Julie A. Collins

Georgetown Preparatory School

I remember vividly when the gift was given – when I first realized that studying with Jewish colleagues at the Catholic-Jewish Colloquium did not merely deepen my faith as a Christian but, in fact, was essential to it.

We had gathered on a Sunday evening in small groups to share stories and symbols of our sacred seasons, the High Holy Days or the Advent-Christmas season, respectively. I had chosen to begin my sharing about the Nativity by reading the Annunciation story from the Gospel of Luke (1:26-38). In my mind’s eye I pictured Mary sitting there, shy and overwhelmed, awash in the radiance of the Angel Gabriel. All of a sudden, as I was narrating the tale of this young Jewish girl and her monumental "yes" to God, my throat closed, my eyes filled with tears and the letters blurred. I could barely continue. Stunned, I looked up into the faces of the two Jewish women in our group. It was as though Mary were in the room.

Of course, I’ve always known that Mary of Nazareth, mother of Jesus, was a Jew. Only at that moment, however, did the fact of her Jewishness make an impact on me. Even now, as I write this article, I feel again the intensity of that insight. To speak of Mary in the presence of devout Jews not only made her more alive to me, but also made the entire event of the Nativity more numinous.

I had a similar moment of grace when, at the invitation of Shulamith Elster, I went to a Shabbat service. Again, I kept filling up with tears, and, as the scrolls were returned to the Ark amidst the people’s singing, I felt a chill. I knew I had touched Jesus in some vital way by sharing faith with Jewish friends. My encounter with living Judaism – not the historical Judaism I knew from my earlier education – has made me a better Christian because it has expanded my understanding of who Jesus is, and of who I am as his follower.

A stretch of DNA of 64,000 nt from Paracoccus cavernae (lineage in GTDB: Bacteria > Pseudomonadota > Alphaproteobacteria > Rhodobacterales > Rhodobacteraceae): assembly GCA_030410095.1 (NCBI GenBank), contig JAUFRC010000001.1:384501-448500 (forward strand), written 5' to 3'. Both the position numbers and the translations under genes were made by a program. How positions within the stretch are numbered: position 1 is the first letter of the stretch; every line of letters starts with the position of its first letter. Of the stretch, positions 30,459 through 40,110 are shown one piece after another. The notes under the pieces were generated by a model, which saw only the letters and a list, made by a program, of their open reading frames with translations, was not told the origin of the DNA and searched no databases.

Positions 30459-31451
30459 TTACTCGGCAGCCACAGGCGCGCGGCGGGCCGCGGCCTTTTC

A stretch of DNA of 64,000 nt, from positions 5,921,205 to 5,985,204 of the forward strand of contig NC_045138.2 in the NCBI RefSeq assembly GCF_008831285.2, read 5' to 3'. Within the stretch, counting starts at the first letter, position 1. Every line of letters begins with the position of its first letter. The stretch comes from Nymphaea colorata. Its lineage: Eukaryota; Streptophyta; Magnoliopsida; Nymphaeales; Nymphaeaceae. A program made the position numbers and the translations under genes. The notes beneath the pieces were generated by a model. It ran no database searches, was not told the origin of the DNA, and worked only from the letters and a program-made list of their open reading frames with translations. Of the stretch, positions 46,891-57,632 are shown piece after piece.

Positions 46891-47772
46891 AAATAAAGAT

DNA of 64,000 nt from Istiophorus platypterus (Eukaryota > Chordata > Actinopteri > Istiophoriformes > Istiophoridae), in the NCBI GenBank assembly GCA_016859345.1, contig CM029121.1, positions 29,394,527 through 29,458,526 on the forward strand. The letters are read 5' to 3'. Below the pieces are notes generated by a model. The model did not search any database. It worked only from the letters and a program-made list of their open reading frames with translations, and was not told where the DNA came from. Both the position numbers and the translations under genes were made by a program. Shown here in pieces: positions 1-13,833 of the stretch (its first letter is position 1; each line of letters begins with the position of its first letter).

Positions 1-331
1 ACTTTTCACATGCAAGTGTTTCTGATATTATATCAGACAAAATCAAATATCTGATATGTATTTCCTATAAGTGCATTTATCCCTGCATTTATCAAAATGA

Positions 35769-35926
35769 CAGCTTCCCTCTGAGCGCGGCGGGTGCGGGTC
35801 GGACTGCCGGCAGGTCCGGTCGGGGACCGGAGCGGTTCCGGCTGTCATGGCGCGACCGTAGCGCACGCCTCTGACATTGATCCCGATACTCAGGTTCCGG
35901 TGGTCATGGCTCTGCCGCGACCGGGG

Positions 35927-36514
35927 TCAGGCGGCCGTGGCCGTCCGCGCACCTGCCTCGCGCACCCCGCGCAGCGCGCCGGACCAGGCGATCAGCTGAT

The Colloquium was for me a profound experience of family. This feeling of deep kinship as sisters and brothers, is, I believe, the key to the richness of interreligious learning. After all, do we not continually speak of the "human family"? Do we not call ourselves "children of God"? I am sure that the secret of how we may remain "particular" in our religious identity, and also radically open to the wisdom of other traditions, is captured somehow in that metaphor. The image of family, including the dimension of sibling rivalry, also explains the fratricidal mania that has destroyed so many lives and made religion a scandal in the eyes of unbelievers.

Like the children of a family, we are always afraid there will not be enough love, enough "God" to go around. We stamp our feet or rattle our sabers, insisting insist we have an exclusive claim to Divine Providence. It is no small thing to develop theological humility, to recognize, in the words of a 1988 document from the United Synagogue of Conservative Judaism, Emet ve-Emunah " that although we have but one God, God has more than one nation" (Kogan 1995, 91).

How difficult it is for us to acknowledge in our heart of hearts that God, the Mother and Father of us all, has many children. With each of them, and each branch of the larger family, God has a specific and precious relationship. Christians who fear acknowledging Judaism as a true way to God or refuse to see Judaism as more than the "root" of Christianity impoverish themselves. Rather than leading to an amorphous mass of relativism, interreligious learning enables us to see two distinctive and special characteristics of each tradition.